I’ve seen tigers in zoos and on TV, but nothing can really prepare you for a close encounter with the worlds largest big cat.
And here I am stroking the fur of a male Bengal tiger.
One hundred and fifty kilos of muscle, stripes and teeth.
A killing-machine evolved to hunt in the forests that once covered Asia.
Thankfully Sahebrao, as he’s been nicknamed, is unconscious, anaesthetised for a operation to help change his life in captivity.
His life in the wild is over; stolen by poachers hunting India’s Bengal tigers for the illegal trade in their body parts.
As youngsters, he and his brother were caught in snare traps.
His brother had already died from his injuries and gangrene had begun to spread from Sahebrao’s crushed and infected paw.
A hasty amputation and weeks of intensive care saved his life, but left him limping.
Over the years, damaged nerve tissue and an unhealed fracture made every step appear painful for the animal.
But a team assembled by an Indian orthopaedic surgeon, including a trauma specialist from the University of Leeds in the UK, devised a plan to help Sahebrao.
In October they operated on his damaged paw.
Removing the damaged nerve tissue and fixing the damaged bones.
It’s resolved the tiger’s pain, but his shortened leg means he still walks with a limping gait.
And that’s the point of this operation.
An attempt to fit the Sahebrao with an artificial paw.
It’s a world first.
Never attempted before in a big cat.
And because he is not domesticated, it makes the challenge even greater.
Most animal prostheses these days rely on a metal attachment implanted directly into the bone.
This is not an option with a tiger as the implants require regular checking for infection and changes of dressings.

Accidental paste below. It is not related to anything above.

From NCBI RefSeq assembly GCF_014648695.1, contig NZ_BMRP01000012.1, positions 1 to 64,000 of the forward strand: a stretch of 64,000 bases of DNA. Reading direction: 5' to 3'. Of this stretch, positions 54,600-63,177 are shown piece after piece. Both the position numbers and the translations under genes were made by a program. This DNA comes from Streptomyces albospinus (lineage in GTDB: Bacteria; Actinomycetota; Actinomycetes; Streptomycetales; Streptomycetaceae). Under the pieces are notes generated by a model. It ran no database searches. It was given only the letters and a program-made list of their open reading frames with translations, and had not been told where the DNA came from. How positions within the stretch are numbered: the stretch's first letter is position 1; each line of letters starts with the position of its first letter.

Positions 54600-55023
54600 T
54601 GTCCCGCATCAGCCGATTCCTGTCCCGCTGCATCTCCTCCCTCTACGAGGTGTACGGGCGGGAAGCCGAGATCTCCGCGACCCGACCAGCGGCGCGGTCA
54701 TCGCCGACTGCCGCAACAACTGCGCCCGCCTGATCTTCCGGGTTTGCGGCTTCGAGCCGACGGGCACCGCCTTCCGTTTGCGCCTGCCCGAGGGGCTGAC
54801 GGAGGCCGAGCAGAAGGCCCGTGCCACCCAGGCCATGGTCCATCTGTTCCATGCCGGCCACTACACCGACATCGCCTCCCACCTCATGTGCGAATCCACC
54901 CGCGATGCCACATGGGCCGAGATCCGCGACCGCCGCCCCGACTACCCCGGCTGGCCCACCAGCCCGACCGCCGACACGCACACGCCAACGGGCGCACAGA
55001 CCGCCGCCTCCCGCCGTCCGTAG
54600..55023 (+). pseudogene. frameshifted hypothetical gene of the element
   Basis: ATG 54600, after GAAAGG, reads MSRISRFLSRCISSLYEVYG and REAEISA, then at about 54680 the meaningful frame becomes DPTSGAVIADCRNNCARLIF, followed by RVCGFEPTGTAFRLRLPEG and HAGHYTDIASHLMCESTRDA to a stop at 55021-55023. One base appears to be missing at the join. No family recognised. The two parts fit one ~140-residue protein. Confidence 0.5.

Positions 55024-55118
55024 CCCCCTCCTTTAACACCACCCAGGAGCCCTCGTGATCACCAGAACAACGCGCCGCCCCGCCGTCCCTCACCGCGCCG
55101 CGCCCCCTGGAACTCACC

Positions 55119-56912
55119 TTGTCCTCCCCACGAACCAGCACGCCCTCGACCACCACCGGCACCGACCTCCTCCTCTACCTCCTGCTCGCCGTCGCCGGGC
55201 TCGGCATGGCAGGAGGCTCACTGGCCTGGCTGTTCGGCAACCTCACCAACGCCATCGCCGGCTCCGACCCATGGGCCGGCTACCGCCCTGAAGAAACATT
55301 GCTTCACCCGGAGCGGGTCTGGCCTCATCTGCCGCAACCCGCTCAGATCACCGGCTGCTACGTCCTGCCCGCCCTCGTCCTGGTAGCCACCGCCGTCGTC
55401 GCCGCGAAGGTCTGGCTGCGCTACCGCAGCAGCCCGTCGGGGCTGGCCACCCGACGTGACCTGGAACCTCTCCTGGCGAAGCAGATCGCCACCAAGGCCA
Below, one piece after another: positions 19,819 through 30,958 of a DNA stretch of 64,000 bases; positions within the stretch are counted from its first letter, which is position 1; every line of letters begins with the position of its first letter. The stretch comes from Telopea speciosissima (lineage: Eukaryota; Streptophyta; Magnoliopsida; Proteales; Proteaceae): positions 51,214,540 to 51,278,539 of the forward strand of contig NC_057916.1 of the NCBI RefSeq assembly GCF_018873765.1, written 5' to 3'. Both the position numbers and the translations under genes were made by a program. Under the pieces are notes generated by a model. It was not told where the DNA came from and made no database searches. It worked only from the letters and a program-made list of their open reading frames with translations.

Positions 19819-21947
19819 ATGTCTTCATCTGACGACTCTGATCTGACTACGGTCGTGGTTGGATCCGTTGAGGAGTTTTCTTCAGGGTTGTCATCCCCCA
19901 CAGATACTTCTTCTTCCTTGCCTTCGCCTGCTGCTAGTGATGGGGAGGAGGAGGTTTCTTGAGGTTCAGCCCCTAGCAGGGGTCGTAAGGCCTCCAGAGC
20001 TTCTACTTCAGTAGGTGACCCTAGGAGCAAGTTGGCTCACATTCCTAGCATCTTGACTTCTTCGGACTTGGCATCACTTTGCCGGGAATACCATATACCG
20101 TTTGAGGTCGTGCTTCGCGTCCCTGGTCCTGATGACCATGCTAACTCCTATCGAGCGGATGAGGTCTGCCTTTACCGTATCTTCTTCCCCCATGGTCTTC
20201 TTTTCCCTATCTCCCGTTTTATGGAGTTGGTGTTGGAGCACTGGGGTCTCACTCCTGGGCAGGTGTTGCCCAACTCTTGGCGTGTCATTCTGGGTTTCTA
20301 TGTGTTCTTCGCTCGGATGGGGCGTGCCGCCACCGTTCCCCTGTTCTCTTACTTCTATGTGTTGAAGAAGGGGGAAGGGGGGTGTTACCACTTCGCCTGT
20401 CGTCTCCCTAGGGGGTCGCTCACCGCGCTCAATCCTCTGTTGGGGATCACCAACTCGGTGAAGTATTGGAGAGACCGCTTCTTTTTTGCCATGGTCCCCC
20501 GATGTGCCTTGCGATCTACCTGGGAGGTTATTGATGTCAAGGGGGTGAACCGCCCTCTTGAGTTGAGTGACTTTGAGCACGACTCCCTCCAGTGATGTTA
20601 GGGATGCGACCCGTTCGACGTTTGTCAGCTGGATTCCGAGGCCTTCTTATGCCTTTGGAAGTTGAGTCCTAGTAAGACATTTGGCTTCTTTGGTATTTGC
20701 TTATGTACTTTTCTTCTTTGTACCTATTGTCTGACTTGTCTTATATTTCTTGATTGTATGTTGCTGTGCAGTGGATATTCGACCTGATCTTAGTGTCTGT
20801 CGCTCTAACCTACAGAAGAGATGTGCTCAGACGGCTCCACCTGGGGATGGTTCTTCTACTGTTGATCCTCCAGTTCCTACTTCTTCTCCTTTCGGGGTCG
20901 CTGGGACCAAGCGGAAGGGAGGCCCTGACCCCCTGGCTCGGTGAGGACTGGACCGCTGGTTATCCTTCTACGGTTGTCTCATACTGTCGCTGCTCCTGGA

The only way to do that with a dangerous big cat would be repeated anaesthetics, which could risk the animal’s life.
A strapped-on prosthesis won’t work either as sharp teeth would make light work of any fastenings.
So Sahebrao’s carers teamed up with Swiss veterinary specialists to design a very basic bolt-on, highly cushioned device which they hoped would be acceptable.
We watched, hopefully as it was fitted.
However within 20 minutes of coming round from the operation, Sahebrao had somehow slipped his paw free.
The team couldn’t hide their disappointment, but they told me they are determined to try again with a redesigned device once Sahebrao has had sufficient time to recover from this latest ordeal.
And despite the set-back they’ve ended the pain the tiger was suffering meaning his life in captivity can be more bearable than it was before.
A symbol of Asia’s tiger conservation challenge
Since the turn of the last century numbers of tigers in the wild in Asia have fallen.
First due to hunting, then growing human populations began to destroy more and more of the tigers’ forest habitat for farming.
That threat continues, so too does illegal poaching for tiger parts used in traditional medicine.
In the last decade however, India has bucked the trend.
It’s tiger population has grown by a third.
There are now thought to be nearly 4,000 wild tigers in the subcontinent.
But that success brings with it new challenges.
Highly territorial animals, young tigers are being forced to strike out from the protected reserves where they are born to find new territories.
However this is bringing them increasingly into contact with humans, often poachers or farmers keen to protect their livestock from attack.
Sahebrao and his young brother are an example of this new generation of tigers.
The fight now is to preserve belts of forest land between tiger reserves, “wildlife corridors”, to allow tigers and their prey, to migrate.
At the same time, say tiger conservationists, people unfamiliar with tigers in their neighbourhood need educating.
Tigers rarely attack humans unless they are surprised.
Allowing people and tigers the space to give each other a wide berth will be the challenge of the coming decades.